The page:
The Commission for University Education (CUE) lost Sh38.9 million in financial year 2016/17, its chief executive said Wednesday and warned of a crisis if adequate steps are not taken.
Chief Executive Officer Mwenda Mtarangwi attributed the loss to a decline in income occasioned by non-remittance of dues by universities, capping of the interest rate by the Central Bank and the slashing of quality fees paid by new students.
Appearing before the Public Investment Committee (PIC), Prof Mtarangwi sought to explain an audit query on the rationale upon which the commission made a deficit of 38.9 million in 2016 against a surplus of 88.5 million the previous year.
"The total income declined due to challenges in collection of quality assurance fees from universities. We instituted these fees to help audit the standards of education but there was a major push and pull and universities didn't want to pay. Most of the institutions complained of cash flow problems."
The commissioner also told the PIC, chaired by Mvita MP Abdulswamad Nassir, that quality control cost the commission Sh30 million.
The activity, according to the CEO, was necessary for them to respond to concerns of quality of education following complaints that universities were churning out half-baked graduates.
The shortfall, according to Auditor-General Edward Ouko, reduced the accumulated surplus in the CUE account from Sh426.5 million to Sh387.6 million in June 2017.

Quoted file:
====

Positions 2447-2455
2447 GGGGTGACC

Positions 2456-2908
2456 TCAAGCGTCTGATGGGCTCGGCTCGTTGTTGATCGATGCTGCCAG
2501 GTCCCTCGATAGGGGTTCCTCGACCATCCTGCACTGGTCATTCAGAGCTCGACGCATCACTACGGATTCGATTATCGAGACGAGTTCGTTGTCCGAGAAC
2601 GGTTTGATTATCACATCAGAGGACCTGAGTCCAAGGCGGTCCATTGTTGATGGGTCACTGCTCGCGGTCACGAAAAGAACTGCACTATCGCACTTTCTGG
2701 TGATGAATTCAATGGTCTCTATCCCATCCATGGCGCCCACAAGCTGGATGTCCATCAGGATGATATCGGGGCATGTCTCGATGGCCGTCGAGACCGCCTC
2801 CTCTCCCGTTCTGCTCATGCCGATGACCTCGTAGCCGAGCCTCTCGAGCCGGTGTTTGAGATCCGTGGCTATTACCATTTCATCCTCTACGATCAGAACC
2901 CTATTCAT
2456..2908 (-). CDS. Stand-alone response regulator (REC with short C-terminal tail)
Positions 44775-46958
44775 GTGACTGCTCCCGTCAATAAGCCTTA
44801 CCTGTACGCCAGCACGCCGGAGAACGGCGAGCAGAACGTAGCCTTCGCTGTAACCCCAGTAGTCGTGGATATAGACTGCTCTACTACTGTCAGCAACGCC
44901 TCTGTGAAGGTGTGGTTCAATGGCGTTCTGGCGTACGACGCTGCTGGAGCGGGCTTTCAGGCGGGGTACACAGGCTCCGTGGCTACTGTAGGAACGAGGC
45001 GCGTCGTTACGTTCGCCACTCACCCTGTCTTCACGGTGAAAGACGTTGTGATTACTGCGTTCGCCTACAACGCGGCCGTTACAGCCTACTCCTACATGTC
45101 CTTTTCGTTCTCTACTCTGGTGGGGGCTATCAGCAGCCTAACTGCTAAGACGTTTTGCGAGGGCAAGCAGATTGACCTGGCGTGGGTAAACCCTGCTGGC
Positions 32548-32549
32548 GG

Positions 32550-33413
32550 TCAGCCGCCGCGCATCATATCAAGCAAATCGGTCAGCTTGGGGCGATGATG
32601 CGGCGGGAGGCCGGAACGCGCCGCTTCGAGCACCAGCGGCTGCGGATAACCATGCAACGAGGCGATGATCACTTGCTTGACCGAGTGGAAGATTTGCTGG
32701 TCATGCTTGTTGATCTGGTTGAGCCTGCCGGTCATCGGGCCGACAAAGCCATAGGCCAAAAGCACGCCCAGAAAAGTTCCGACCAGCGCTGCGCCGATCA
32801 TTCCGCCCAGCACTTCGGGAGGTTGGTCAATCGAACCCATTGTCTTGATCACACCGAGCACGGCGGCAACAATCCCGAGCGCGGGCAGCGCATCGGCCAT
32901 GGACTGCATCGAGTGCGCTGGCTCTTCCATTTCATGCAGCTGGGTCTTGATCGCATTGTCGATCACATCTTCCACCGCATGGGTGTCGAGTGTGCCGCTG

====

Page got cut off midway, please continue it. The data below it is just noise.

Another major change that cost the commission its income was a ministerial negotiation initiated by Interior Cabinet Secretary Fred Matiang'i in 2016, to slash the amount of quality fees paid by each student upon joining university by 75 percent.
"The negotiations led by Dr Matiang'i went through parliament in 2016 and led to a transition period that saw our income drop from Sh500 million to around Sh100 million," said the CEO.
"Changes in the capping of the interests also affected our resources."
Mr Mtarangwi said that unless the commission puts in place adequate measures, it will face a financial crisis.
He asked the committee to support the new recommendation being discussed at stakeholder level for the annual student fee to increase from Sh15,000 to Sh48,000.
"The fee structure has remained the same since 1990. It should be adjusted to suit the risen cost of training. [The fee increment] is still a stakeholder deliberations issue," he told PIC.
The commission has since adopted stringent credit control laws with sanctions on institutions which default in payments as per the collection policy.
The CEO suggested that students who can afford the cost of university education pay full amounts as the government supports the others. He said they they should not the treated the same.